This is supported by Gillies et al. (2007, p. 22) who maintain that positive interdependence creates responsibility forces that increase group members’ feeling of responsibility and accountability for completing one’s share of the work and facilitating the work of other group members. They cite Matsui et al. (1987) who argues that when person’s performance affects the outcomes of collaborators, the person feels responsible for their welfare as well as his own. Thus, the shared responsibility created by positive interdependence adds the concept of “ought to” to group members’ motivation. They conclude that “such feelings of responsibility increase a person’s motivation to perform well.”

1.4. Frustration in Collaborative Learning

In learning contexts, students do report experiencing a range of emotions, and frustration is one of the negative emotions they deal with (Do & Schallert, 2004; Pekrun, Goetz, Titz, & Perry, 2002). Despite the advantages reported in literature about collaborative learning methodologies in terms of social and psychological benefits (Panitz, 2001; Roberts, 2005), students engaged in collaborative learning activities can feel a high level of frustration.

According to Mandler (1975), frustration can be defined as a negative emotion aroused upon encountering an obstacle in the achievement of a task, goal, or expectation, or in satisfying one’s needs. Frustration is a concept related to goal attainment (Lazar, Jones, Bessiere, Ceaparu, & Shneiderman, 2004). People may feel frustrated when they are deprived of their expectations or are not able to complete their plans (Handa, 2003; Mandler, 1975). Frustration is one of the most commonly mentioned negative emotions associated with group learning. Recent studies have described emotional and motivational experiences students encountered during group learning projects (Hyvönen, 2001), which can also cause negative effects (Artino & Stephens, 2007; Artino, 2008; Hickey, Moore, & Pellegrino, 2001; Järvenoja & Järvelä, 2005; Sierpinska, Bobos, & Knipping, 2008). Some collaborative learning environments may interfere with students’ willingness to engage in the project. They may also experience stress and frustration in collaborating with people they do not know well (Curtis & Lawson, 2001).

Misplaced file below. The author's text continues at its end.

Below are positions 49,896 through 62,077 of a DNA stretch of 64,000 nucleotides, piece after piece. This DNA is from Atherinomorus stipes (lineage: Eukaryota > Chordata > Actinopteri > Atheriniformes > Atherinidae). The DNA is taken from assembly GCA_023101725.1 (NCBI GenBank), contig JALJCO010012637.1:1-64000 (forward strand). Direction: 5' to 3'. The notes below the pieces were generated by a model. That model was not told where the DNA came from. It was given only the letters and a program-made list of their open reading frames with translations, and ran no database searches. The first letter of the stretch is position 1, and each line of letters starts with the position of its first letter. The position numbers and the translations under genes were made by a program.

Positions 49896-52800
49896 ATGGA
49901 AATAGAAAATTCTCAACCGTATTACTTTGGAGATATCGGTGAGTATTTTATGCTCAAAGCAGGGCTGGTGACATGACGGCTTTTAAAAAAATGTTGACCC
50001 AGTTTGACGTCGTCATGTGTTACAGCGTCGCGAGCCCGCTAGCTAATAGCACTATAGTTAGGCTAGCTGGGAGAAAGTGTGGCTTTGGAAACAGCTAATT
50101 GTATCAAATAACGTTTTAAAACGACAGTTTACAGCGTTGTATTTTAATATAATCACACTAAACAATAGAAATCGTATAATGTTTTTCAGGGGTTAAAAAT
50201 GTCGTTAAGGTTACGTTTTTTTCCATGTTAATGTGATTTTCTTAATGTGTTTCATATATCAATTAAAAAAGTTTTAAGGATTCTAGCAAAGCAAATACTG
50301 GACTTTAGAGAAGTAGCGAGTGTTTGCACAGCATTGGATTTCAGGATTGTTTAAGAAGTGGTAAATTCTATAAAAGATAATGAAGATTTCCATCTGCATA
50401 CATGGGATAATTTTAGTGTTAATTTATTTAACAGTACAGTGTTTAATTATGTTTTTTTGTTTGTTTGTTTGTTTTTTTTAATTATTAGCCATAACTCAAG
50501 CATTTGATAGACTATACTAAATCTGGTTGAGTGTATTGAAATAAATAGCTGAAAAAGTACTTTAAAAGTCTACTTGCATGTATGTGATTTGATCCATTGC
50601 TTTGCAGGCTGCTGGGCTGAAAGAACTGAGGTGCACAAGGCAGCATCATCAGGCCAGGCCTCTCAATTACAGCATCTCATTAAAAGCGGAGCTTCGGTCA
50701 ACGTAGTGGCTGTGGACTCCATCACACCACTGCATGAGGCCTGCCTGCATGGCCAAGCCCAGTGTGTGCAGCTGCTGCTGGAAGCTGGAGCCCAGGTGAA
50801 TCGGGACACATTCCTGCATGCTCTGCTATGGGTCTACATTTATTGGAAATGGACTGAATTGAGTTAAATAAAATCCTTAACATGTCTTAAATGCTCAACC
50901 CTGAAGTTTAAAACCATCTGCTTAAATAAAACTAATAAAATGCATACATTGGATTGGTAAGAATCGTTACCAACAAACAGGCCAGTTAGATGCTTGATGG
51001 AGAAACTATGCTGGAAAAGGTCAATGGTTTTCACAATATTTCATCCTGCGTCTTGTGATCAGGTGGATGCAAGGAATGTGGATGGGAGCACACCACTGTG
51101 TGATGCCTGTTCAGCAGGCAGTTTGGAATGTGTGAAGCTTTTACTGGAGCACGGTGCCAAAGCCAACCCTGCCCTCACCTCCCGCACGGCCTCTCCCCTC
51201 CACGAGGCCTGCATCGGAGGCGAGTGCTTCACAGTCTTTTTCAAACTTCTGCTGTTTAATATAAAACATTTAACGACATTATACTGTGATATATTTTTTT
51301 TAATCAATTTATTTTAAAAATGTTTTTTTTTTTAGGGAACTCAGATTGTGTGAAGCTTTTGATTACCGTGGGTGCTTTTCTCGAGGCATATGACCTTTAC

Student frustration can be caused by internal or external factors (Bessiere, Newhagen, Robinson, & Shneiderman, 2006), and it can adversely affect a student’s learning experiences. The consequences of student frustration (Borges, 2005) can generate a load that has to be borne by all the agents involved in the learning experiences: students, teachers, and institutions. Finally, disillusionment and frustration can lead students to abandon their studies and leave the institution (Conrad, 2002).

1.5. Theoretical Frameworks
1.5.1. Collaborative Groups

According to Bruffee (1999), the purpose of collaborative groups is to achieve consensus and shared classroom authority. Newcomb (1962) maintains that the consensus-building process places knowledge construction within the small groups, among peers, rather than between the learners and the teacher. Bringing the group members' different points of view together into a consensus or synthesis of knowledge involves considerable group discussion.